Sphynx cats make up for their lack of hair with an abundantly affectionate personality. Though not nearly as common as hairless dogs, Sphynx cats are gaining in popularity, mainly through word of mouth. Fed up with allergy inducing cat dander, shed cat hair and hairballs? If cat hair’s not “fur” you, then a Sphynx cat just might be!
The How & Why of Hairless Cats
Hairlessness in cats is caused by a specific recessive gene, which means that the parents of a hairless cat must each carry a copy of the gene for hairlessness that they then pass down to their offspring. Unless genetically hairless “barecats” are bred with either close relatives or other carriers of the gene, expressed hairlessness would remain a rare and occasional occurrence.
(image via: Catfacts)
Sphynx cats are not completely hairless – like “hairless” dogs, elephants and marine mammals they do have some hair but the quantity and length are greatly reduced. Some liken the coat of a Sphynx cat to peach fuzz. Another curious feature of these cats is that, similar to tigers, their skin is pigmented in the same places darker hair would appear. From a distance then, Sphynx cats look like most any other cat… get closer and the difference can be shocking.
(images via: Angelfire Sphynx)
The first documented hairless cats were littermates Nellie and Dick, acquired by a Mr. Shinick of New Mexico in 1903 from some local Pueblo Native Americans. Hairless cats cropped up again in Toronto, Canada in 1966 (giving rise to the name “Canadian Hairless”) and shortly after in Minnesota, USA. As word of these strange cats began to spread, other occurrences were noted around the world and this helped breeders establish a viable line of Sphynx cats that were less susceptible to genetic diseases and disabilities brought about by inbreeding.
(image via: Dare2B-Bare)
It wasn’t until 1985 that The International Cat Association (TICA) accepted the Sphynx into Championship status and in 1987, the honor of Best International Sphynx and TICA Supreme Grand Champion was awarded to Britanya’s Lady Godiva.
Sphynx Cat Characteristics
Sphynx cats are distinctive in other ways besides being, for all intents and purposes, hairless. They have wedge-shaped heads, large ears, and tend to develop pot bellies as they age. They also seek warmth owing to their lack of insulating fur. This may come across as pure affection but it also has a physiological basis.
(image via: Izismile)
Sphynx cats’ skin can also be wrinkly, like that of Chinese Shar Pei dogs but without fur to ameliorate the degree of wrinkliness.
It’s natural for humans to be drawn to people and animals with big eyes, rounded facial features… babies and the babylike, to be exact. Sphynx cats don’t often conform to the stereotypical “cute” profile due to the lack of fur and its softening, rounding effect.
(image via: Izismile)
In extreme cases, Sphynx cats can appear bat-like, threatening, sinister, even frightening… such as the li’l feller above, whose meow is probably a lot worse than his bite.
Bring On The Kittehs!
(images via: OLX and Purple Slinky)
Odd or not, Sphynx cats can be exceptionally cute – especially as kittens. The younger they are, the rounder their features and the more wrinkly their skin. And, like all domestic cats, Sphynx cat kittens are curious, playful, mild-mannered and affectionate. Did I mention how cute they are?
(image via: Bestiarum Vocabulum)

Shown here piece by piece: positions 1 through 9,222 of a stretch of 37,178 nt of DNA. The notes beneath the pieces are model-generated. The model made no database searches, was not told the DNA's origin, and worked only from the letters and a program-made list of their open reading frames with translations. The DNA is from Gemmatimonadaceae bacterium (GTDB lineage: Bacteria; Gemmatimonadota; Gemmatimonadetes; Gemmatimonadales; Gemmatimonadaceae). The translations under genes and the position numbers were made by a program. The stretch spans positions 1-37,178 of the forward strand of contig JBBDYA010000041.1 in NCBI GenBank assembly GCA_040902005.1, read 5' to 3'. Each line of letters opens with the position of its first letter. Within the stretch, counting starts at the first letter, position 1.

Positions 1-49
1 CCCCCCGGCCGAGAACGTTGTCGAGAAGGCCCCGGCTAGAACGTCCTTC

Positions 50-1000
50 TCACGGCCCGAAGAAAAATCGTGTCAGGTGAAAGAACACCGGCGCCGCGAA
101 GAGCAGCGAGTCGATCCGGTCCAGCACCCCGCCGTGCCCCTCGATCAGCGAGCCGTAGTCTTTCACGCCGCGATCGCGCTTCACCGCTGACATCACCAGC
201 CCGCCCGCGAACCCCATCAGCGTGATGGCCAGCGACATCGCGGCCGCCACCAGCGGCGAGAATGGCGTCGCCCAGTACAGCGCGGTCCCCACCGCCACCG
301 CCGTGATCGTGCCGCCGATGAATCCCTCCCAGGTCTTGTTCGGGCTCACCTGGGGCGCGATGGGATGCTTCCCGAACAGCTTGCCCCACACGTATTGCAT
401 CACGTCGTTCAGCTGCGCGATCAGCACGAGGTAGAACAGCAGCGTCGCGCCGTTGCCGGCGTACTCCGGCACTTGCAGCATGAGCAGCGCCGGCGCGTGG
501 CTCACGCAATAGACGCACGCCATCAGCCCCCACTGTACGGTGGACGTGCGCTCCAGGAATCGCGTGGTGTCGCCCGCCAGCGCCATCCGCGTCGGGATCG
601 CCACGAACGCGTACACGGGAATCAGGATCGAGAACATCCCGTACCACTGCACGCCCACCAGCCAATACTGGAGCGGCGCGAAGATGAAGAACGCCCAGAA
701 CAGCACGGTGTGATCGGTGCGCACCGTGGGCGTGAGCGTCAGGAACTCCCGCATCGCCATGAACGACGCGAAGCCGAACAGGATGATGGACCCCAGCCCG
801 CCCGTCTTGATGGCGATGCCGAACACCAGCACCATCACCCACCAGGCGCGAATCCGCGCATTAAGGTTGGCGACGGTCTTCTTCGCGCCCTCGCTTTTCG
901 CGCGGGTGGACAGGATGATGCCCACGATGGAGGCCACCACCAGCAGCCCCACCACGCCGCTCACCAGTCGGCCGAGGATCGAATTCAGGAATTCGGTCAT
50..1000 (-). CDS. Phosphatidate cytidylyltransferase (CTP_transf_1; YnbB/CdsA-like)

The more the merrier? It’s not hard to find Sphynx cats cuddling together for warmth, being naked and all. Er, umm, roll the kitty pics!
Either owners tend to keep more than one Sphynx cat or photographers just love to capture cat couples in their Kodachrome compositions – or maybe both. It may be that the image of a pair of Sphynx cats looks somehow more friendly, more inviting, more… agreeable.
(image via: Baxterboo)
Double trouble? More like two’s company – and if these felines can get along with each other, weird hairlessness or not, so can we humans. Ya think?
Tats on Cats: Art, Abomination or Both?
It had to happen, of course: someone tempted by the living canvas of a Sphynx cat’s skin decided it called out for a tattoo. Or two. The morality of tattooing animals, pets or not, is a hotly debated topic on which yours truly will not publicly take sides. By exposing you, the reader, to these images of tattooed Sphynx cats, perhaps a wider consensus on this practice can be reached.
(image via: Emptees)
One may wonder how the cats sit still and tolerate being tattooed. In at least some cases, they don’t… they are anesthetized while the “art” is being applied. The King Tut tat depicted above was applied in Russia where the practice is not unknown. Again, it’s arguable whether sedating pets for cosmetic procedures is ethical or not – a pity we can’t ask the cat.
Beauty: More Than Skin Deep
One thing almost everyone can agree on is that Sphynx cats are distinctive-looking enough “as is”; no extra exterior modifications needed. As the images above clearly display, these unique cats display a savage beauty tempered by what appears to be significant intelligence and empathy. Or, maybe it’s just those big round eyes made all the more prominent by the absence of fur.
(image via: Daily Contributor)
The set of images above should do much to raise both the awareness and popularity of Sphynx cats. If THEY can’t keep a straight face, how on earth can you?
(image via: Curious Animals)
Sphynx cats… attractive, repulsive, or a little of both? If you think a Sphynx cat (or two) would help warm up your humble abode, check around for a reliable breeder and feel free to ask questions – for the cats’ sake as much as yours. And speaking of “warm”, keep in mind the fact that Sphynx cats ARE hairless. Keep ’em comfy and they’ll surely do the same for you.